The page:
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PCI Device Drivers Download for Windows 11, 10, 8, 7

If your computer’s Device Manager is displaying an “unknown PCI device” in its list of installed hardware components, it’s usually caused when Windows cannot recognize the video display or the chipset.

PCI Device Drivers Download

This can happen if the device’s drivers become corrupt or have been deleted. Solving this problem involves reinstalling the chipset or graphics display drivers to see if that works. Use a little detective work to further narrow down your choices. For example, if you see an “unknown PCI device” listed in PCI Driver Device Manager, check the category for Display Adapters and see if anything is listed there. If not, the unknown device could be your graphics adapter.

PCI Device Driver Installation CD

Did you save all of the PCI device driver installation CDs that came with your computer and various hardware components you’ve added over the years? If so, you can try reinstalling the PCI device driver for the suspected unrecognized components. But that’s a shot in the dark. Before you start installing PCI device drivers one by one in an attempt to fix the mysterious damaged one, consider doing a little investigative work.

Updating PCI Device Drivers and Windows Registry

This task involves looking at the Windows registry which is extremely risky. Anytime you even look at the registry, make sure to make a backup first just to be safe. Once you’ve backed up the registry, you can take a look inside to see the information stored about each PCI (Peripheral Component Interconnect) device. Information including Vendor ID, Device ID, Subsystem ID, and Hardware Revision ID is stored in:

HKEY_LOCAL_MACHINE\CurrentControlSet\ Enum\PCI\VEN_<vendorID>&DEV_<deviceID>&SUBSYS_ <subsystemID>&REV_<hardwarerevisionID>

PCI Device-Specific Instructions

Each of the words in brackets features a number. For example, <vendorID> is replaced by the hexadecimal number assigned for that particular vendor. By browsing the registry for PCI device driver info in search of an entry that has a class of “unknown” you can then look at the primary key above it and identify the vendor.

First, go into the Registry Editor by going to the Start Button, clicking Run, and typing Regedit. Make a backup if you haven’t already. At the very least, create a System Restore point using System Restore if you have Windows XP or Vista. Now, find the HKEY_LOCAL_MACHINE\CurrentControlSet\Enum\PCI VEN key (depending on your operating system the “CurrentControlSet” may be missing, in which case go directly to HKEY_LOCAL_MACHINE\Enum\PCI\VEN key).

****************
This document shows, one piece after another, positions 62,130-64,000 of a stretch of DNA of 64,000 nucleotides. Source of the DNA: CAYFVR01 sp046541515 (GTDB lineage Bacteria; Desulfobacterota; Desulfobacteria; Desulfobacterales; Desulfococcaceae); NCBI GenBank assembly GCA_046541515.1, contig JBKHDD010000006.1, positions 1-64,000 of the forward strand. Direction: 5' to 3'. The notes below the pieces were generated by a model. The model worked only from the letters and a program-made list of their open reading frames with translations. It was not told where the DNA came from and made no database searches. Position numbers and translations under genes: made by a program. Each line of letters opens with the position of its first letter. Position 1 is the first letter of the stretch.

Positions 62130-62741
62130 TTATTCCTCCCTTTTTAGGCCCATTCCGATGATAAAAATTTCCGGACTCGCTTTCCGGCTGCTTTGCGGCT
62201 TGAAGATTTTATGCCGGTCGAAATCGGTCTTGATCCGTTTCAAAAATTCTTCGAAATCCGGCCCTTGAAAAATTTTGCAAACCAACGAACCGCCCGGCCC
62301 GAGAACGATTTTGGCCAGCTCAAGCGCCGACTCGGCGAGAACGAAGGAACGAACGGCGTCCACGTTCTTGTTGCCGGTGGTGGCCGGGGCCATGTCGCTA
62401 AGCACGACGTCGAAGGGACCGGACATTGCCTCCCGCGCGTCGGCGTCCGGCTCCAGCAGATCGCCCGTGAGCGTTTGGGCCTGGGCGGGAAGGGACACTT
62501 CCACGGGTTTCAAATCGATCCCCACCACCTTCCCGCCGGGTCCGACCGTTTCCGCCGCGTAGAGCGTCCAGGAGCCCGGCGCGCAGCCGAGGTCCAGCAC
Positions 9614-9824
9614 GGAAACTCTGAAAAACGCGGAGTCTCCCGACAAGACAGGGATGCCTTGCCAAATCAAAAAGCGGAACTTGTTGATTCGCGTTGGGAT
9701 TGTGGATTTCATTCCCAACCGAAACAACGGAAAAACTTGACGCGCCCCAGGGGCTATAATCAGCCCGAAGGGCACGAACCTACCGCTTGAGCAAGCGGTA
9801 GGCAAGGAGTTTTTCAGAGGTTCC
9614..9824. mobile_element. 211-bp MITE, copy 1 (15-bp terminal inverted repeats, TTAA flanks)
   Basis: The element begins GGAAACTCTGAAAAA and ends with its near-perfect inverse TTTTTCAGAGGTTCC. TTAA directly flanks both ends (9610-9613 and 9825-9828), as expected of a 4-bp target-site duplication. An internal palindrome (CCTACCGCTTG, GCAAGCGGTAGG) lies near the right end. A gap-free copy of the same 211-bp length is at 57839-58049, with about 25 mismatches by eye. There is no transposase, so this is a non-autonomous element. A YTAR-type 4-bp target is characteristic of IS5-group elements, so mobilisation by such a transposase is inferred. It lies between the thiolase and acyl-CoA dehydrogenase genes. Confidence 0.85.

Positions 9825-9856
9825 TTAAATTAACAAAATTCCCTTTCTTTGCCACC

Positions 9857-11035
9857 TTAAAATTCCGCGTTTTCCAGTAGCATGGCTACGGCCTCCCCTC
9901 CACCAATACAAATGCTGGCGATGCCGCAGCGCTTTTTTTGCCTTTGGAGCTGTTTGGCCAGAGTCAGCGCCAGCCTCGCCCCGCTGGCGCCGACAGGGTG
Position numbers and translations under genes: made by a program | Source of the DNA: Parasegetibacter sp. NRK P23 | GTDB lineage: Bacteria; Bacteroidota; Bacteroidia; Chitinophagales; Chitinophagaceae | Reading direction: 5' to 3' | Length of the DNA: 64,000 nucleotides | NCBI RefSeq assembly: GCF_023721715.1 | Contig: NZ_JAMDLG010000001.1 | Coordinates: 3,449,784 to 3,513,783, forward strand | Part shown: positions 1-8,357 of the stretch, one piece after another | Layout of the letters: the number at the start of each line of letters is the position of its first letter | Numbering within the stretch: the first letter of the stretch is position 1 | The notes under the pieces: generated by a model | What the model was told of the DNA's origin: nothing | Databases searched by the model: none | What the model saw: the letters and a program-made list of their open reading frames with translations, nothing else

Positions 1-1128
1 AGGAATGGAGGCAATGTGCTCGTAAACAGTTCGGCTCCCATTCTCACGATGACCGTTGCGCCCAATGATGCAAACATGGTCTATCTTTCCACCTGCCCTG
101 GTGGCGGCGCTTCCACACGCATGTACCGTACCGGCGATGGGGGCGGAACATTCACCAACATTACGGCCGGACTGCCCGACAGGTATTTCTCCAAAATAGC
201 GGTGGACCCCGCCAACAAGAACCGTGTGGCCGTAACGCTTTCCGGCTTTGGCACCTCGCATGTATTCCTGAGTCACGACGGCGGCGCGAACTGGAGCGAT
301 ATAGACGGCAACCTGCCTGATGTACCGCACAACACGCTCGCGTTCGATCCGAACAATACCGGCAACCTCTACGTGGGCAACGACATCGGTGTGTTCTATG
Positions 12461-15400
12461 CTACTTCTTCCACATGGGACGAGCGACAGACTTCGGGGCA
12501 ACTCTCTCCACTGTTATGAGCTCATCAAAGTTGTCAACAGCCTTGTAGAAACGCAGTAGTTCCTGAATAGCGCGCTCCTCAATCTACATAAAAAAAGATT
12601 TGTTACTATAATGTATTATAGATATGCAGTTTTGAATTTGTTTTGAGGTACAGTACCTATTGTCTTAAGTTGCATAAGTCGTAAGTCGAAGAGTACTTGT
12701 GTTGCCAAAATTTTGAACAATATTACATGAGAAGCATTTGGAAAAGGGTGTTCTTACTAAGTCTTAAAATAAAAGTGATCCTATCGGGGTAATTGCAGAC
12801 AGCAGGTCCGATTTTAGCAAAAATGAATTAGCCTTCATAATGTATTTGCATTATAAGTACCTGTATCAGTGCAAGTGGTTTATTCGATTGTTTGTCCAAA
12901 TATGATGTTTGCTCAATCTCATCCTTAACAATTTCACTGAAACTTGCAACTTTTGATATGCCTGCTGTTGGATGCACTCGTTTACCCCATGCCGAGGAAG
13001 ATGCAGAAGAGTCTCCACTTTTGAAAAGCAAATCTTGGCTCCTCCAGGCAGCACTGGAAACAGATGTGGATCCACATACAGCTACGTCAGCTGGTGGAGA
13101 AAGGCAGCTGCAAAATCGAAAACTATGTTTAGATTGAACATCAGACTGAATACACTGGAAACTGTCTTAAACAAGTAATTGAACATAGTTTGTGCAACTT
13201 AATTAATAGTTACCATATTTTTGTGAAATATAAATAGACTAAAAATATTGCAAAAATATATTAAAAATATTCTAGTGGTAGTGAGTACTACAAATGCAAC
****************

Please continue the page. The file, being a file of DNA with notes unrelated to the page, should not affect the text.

Expand one of the keys to see the subkeys below. Click the subkey and you should see a list of information such as Class, DeviceDescription, and Mfg. This data tells you what type of device it is (such as a display adapter), a description, and the manufacturer.

Please keep following the PCI Device Registry Edit steps!

Continue looking at each PCI device driver-related entry until you find one that lists “unknown” in the class field. Now, you’ve found the unknown PCI device. Click the key directly above it and write down that value because it contains the vendor codes including the Vendor ID, Device ID, Subsystem ID, and Hardware Revision ID. Exit the registry editor.

Now you have a bunch of numbers that make absolutely no sense without further help. Fortunately, there’s a vast database of PCI device driver information that you can use to identify your PCI device. Once you know which device you have, then you can go in search of the required PCI device drivers.

PCI Device Driver is almost there

Click the Vendors by ID link and search for the vendor ID that you just discovered. Each vendor ID number will have an “0x” in front of it. For example, if you’ve discovered a vendor ID of 10B7, scroll down to 0x10B7 and you’ll find out that the vendor is 3Com Corporation. Click the vendor’s link and then scroll through until you find your Device ID. For example, if your device ID was 9004, you’ll look for 0x9004 and find out that the mysterious PCI device is a 3Com Ethernet XL TPO 10Mb Ethernet NIC (3C900 TPO) network adapter.

Ensuring You have the right PCI Driver

Now that you have this information, you can go to the vendor’s website in search of the appropriate PCI device driver.

Your computer may not recognize a PCI device but the information is there if you’re willing to dig for it. Anytime you enter the Windows registry, use great care.

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